At least 35 dead in Kentucky flooding
China Daily

ATV drivers ferrying generator fuel and water drive around Jessica Willett's home, which was torn from its foundations during flooding and left in the middle of the road, along Bowling Creek, Kentucky, US July 31, 2022. [Photo/Agencies]

At least 35 people have died in flooding in Kentucky, and the governor says hundreds may be missing as more rain fell on Monday, with predicted for Tuesday.

There are "hundreds of unaccounted for people" at a minimum, Kentucky Governor Andy Beshear said at a news conference Monday. "If things weren't hard enough on the people of this region, they're getting rain right now," Beshear said during the briefing.

"We have dozens of bridges that are out — making it hard to get to people, making it hard to supply people with water," he said. "We have entire water systems down that we are working hard to get up."

In Knott County, 16 people have been killed, including four siblings — ages 8, 6, 4 and 2 — who were swept away in the water, according to family members.

More than 600 people have been rescued by aircraft and boat since the flooding began last week, Beshear said. More than 12,000 customers remained without power, many because their homes and businesses have been destroyed or aren't fit for habitation. Shelters were housing at least 300 people.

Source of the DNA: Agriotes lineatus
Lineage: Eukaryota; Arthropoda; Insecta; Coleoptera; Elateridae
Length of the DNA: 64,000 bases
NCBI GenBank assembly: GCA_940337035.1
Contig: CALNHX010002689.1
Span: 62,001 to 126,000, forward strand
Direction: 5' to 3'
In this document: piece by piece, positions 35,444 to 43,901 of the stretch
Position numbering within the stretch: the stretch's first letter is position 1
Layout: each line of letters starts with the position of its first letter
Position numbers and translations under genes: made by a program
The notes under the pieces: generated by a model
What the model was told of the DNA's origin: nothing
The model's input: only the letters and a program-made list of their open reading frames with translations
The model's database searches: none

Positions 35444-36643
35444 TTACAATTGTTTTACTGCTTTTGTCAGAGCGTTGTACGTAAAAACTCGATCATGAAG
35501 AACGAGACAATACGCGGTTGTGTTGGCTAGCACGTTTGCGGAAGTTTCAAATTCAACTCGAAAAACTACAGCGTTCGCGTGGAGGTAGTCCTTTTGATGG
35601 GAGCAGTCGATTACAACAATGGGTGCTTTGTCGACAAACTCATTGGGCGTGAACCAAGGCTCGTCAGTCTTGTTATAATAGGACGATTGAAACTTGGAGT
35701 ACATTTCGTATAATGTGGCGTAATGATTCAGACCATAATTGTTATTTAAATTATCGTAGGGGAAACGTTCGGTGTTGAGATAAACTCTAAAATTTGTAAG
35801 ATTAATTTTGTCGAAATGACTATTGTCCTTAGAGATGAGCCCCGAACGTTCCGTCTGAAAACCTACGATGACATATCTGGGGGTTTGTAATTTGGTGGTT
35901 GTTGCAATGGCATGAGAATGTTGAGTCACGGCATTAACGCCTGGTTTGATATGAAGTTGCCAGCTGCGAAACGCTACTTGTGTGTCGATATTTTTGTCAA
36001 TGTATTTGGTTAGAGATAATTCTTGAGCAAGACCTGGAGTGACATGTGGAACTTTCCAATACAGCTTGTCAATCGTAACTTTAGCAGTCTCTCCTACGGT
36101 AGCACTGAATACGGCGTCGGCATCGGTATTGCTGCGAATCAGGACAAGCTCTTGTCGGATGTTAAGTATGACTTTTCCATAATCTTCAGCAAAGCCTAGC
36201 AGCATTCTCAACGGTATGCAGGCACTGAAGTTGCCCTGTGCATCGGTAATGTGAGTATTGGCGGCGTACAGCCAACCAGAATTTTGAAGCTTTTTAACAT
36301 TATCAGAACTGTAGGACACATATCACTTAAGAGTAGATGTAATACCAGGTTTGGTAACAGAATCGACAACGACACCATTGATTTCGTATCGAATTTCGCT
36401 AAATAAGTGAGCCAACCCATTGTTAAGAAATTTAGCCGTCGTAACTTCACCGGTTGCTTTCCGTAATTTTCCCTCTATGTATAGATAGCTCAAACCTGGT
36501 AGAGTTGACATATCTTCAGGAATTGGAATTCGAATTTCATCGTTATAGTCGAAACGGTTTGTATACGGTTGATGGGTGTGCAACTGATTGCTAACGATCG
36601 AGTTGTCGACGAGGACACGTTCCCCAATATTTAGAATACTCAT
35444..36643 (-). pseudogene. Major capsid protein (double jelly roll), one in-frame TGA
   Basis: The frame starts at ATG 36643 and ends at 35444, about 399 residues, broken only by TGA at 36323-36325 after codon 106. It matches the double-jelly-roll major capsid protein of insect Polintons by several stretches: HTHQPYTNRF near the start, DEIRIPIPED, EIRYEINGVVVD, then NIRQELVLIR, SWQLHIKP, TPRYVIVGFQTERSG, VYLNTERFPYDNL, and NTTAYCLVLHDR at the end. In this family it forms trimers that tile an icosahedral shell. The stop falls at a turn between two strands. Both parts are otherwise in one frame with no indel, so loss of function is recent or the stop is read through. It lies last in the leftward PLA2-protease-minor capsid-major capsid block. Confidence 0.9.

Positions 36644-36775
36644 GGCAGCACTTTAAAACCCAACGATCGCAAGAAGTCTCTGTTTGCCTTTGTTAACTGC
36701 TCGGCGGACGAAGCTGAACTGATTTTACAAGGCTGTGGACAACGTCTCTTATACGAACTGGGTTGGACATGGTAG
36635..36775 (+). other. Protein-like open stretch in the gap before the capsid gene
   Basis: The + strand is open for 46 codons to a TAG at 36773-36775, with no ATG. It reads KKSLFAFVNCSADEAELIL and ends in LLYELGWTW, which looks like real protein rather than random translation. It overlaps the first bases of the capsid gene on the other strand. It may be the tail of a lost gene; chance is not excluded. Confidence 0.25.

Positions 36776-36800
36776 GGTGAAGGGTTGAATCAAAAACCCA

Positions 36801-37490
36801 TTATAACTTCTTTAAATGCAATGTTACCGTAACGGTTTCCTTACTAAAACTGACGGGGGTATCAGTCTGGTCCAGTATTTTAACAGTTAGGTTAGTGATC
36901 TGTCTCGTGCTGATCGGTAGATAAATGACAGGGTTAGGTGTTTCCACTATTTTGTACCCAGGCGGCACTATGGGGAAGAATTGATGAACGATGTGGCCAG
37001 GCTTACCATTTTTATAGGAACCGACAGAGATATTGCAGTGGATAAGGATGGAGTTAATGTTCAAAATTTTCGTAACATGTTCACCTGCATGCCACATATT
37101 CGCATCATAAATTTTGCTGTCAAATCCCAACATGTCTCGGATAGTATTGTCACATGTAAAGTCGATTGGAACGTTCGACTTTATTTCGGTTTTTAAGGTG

Beshear previously said that last week's flooding ripped through roads, destroyed bridges and swept away entire homes, displacing thousands of Kentucky residents. Important electricity, water and roadway infrastructure also was destroyed.

The governor believes recovery crews are "going to be finding bodies for weeks". He told NBC News on Sunday that "many of them (were) swept hundreds of yards, maybe a quarter-mile-plus from where they were last".

A new flash flood watch was issued for eastern Kentucky for Monday evening through Tuesday morning. Forecasts predict thunderstorms and potential rainfall rates of 1 to 2 inches (2.5 to 5 centimeters) per hour.

President Joe Biden declared a federal disaster last week to direct relief money to flooded counties and sent Federal Emergency Management Agency officials to coordinate directly in the recovery.

Temperatures are expected to rise later this week, reaching mid-80 F and near 90 F on Wednesday and Thursday, according to the National Weather Service. Heat indices — the temperature it feels like when heat is combined with humidity — are expected to peak around 100 degrees in some places, leaving rescue workers and displaced people facing sweltering heat as thousands of customers remain without power.

The floods were unleashed last week when 8 to 10.5 inches of rain fell in just 48 hours in parts of eastern Kentucky, southern West Virginia and western Virginia.

Other cities across the US, such as St Louis, Missouri, and Las Vegas, Nevada, also have been hit hard by flooding over the last week. In June, Yellowstone National Park, one of the country's best-known national parks, closed because of flooding that swept away entire roads.

Agencies contributed to this story.